Any philosophy, whether of a religious or political nature - and sometimes the dividing line is hard to determine - fights less for the negative destruction of the opposing ideology than for the positive promotion of its own. Hence its struggle is less defensive than offensive. It therefore has the advantage even in determining the goal, since this goal represents the victory of its own idea, while, conversely, it is hard to determine when the negative aim of the destruction of a hostile doctrine may be regarded as achieved and assured. For this reason alone, the philosophy's offensive will be more systematic and also more powerful than the defensive against a philosophy, since here, too, as always, the attack and not the defence makes the decision. The fight against a spiritual power with methods of violence remains defensive, however, until the sword becomes the support, the herald and disseminator, of a new spiritual doctrine.
Because talent won't be quiet, doesn't know how to be quiet," he said. "Whether it's a talent for safe-cracking, thought-reading, or dividing ten-digit numbers in your head, it screams to be used. It never shuts up. It'll wake you in the middle of your tiredest night, screaming, 'Use me, use me, use me! I'm tired of just sitting here! Use me, fuckhead, use me!
They hate kings, they hate priests, they hate soldiers, they hate sailors. They distrust men of science, they denounce the middle classes, they despair of working men, but they adore humanity. Only they always speak of humanity as if it were a curious foreign nation. They are dividing themselves more and more from men to exalt the strange race of mankind. They are ceasing to be human in the effort to be humane.
If only it were all so simple! If only there were evil people somewhere insidiously committing evil deeds, and it were necessary only to separate them from the rest of us and destroy them. But the line dividing good and evil cuts through the heart of every human being. And who is willing to destroy a piece of his own heart?
To be grateful for the good things that happen in our lives is easy, but to be grateful for all of our lives the good as well as the bad, the moments of joy as well as the moments of sorrow, the successes as well as the failures, the rewards as well as the rejections that requires hard spiritual work. Still, we are only grateful people when we can say thank you to all that has brought us to the present moment. As long as we keep dividing our lives between events and people we would like to remember and those we would rather forget, we cannot claim the fullness of our beings as a gift of God to be grateful for. Let's not be afraid to look at everything that has brought us to where we are now and trust that we will soon see in it the guiding hand of a loving God.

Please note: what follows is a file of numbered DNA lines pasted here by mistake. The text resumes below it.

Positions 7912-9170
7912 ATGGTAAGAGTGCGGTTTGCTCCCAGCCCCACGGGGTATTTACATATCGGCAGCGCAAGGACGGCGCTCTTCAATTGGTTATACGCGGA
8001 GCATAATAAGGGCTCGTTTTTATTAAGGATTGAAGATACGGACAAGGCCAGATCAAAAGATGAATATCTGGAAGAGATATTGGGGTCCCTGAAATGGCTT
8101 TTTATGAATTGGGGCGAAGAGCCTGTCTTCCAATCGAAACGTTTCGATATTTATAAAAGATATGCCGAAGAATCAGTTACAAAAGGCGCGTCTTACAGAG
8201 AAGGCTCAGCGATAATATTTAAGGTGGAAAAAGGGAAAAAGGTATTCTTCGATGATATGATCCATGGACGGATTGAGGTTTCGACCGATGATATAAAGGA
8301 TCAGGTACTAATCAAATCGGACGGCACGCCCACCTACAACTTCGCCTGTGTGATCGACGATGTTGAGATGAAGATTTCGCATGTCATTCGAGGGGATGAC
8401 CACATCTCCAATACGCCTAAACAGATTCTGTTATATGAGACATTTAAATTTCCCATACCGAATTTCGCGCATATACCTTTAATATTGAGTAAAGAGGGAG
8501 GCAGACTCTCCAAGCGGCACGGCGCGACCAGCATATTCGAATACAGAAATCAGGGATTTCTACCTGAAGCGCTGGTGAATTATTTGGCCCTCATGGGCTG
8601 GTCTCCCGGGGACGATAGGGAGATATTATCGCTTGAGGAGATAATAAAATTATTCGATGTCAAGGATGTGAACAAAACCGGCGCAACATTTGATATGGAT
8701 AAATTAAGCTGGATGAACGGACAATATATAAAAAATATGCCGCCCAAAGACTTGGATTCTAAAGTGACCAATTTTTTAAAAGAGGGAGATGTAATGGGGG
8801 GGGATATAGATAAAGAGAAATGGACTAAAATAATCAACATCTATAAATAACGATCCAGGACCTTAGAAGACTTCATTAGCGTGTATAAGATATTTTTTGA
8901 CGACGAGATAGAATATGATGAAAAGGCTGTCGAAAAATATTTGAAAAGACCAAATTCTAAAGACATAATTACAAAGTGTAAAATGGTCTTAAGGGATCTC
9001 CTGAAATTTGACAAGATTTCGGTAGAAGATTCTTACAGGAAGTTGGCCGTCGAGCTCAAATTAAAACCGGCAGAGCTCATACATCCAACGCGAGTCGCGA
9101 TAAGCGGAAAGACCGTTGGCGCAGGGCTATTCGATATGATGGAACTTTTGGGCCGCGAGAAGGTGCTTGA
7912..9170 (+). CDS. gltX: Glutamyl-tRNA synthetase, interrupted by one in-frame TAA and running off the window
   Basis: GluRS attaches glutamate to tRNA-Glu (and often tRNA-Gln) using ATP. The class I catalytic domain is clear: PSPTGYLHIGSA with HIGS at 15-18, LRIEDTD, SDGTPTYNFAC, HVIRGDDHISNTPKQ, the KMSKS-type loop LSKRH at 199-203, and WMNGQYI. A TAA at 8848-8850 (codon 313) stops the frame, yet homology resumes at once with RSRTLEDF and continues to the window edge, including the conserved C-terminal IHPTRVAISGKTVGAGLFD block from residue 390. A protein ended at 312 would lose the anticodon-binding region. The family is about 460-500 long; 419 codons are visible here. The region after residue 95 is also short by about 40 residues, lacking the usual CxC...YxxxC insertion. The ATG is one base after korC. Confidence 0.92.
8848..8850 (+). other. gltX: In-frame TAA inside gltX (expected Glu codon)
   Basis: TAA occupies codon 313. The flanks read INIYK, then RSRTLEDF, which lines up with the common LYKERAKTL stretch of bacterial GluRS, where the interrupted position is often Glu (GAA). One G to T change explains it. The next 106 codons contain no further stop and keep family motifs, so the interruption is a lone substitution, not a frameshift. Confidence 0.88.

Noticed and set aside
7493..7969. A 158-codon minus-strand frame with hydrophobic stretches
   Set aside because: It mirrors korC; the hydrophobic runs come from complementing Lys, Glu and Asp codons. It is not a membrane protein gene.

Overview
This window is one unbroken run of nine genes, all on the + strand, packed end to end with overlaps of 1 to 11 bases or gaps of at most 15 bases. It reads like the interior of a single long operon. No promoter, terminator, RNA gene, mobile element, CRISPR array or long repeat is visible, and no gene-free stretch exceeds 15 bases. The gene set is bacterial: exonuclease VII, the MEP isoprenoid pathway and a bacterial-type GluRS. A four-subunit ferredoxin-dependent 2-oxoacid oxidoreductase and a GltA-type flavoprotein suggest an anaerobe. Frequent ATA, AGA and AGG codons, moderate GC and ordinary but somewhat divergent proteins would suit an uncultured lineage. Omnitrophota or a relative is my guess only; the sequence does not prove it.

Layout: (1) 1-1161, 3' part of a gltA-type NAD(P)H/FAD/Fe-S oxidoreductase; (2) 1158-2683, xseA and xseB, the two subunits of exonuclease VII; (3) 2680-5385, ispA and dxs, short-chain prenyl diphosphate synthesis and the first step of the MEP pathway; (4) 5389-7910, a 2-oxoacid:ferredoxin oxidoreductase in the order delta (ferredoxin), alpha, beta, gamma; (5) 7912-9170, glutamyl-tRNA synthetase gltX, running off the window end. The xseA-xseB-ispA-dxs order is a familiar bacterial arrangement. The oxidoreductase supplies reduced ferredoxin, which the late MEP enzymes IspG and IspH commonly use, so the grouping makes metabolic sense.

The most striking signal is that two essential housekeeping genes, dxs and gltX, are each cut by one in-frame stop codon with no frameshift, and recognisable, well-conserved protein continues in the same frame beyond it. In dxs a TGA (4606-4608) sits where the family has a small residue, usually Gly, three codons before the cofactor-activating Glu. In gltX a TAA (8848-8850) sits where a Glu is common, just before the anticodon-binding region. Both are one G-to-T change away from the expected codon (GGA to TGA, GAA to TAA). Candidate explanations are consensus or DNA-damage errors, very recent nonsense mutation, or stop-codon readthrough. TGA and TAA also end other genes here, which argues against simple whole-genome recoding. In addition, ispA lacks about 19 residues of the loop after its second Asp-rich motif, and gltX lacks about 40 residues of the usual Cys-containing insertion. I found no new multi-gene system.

One step across the dividing line, so like the one between the living and the dead and you enter an unknown world of suffering and death. What will you find there? Who will be there? There, just just beyond the field, that tree, that sunlit roof? No one knows, and yet you want to know. You dread crossing that line, and yet you want to cross it. You know sooner or later you will have to go across and find out what is there beyond it, just as you must inevitably found out what lies beyond death. Yet here you are, fit and strong, carefree and excited, with men all around you just the same- strong, excited and full of life.' This is what all men think when they get sight of the enemy, or they feel it if they do not think it, and it is this feeling that gives a special lustre and a delicious edge to the awareness of everything that is now happening.
One step beyond that boundary line which resembles the line dividing the living from the dead lies uncertainty, suffering, and death. And what is there? Who is there?--there beyond that field, that tree, that roof lit up by the sun? No one knows, but one wants to know. You fear and yet long to cross that line, and know that sooner or later it must be crossed and you will have to find out what is there, just as you will inevitably have to learn what lies the other side of death. But you are strong, healthy, cheerful, and excited, and are surrounded by other such excitedly animated and healthy men.
Hast thou ice that thou shalt bind it To thy breast, and make thee dead To thy children, to thine own spirit's pain? When the hand knows what it dares, When thine eyes look into theirs, Shalt thou keep by tears unblinded Thy dividing of the slain? These be deeds Not for thee: These be things that cannot be!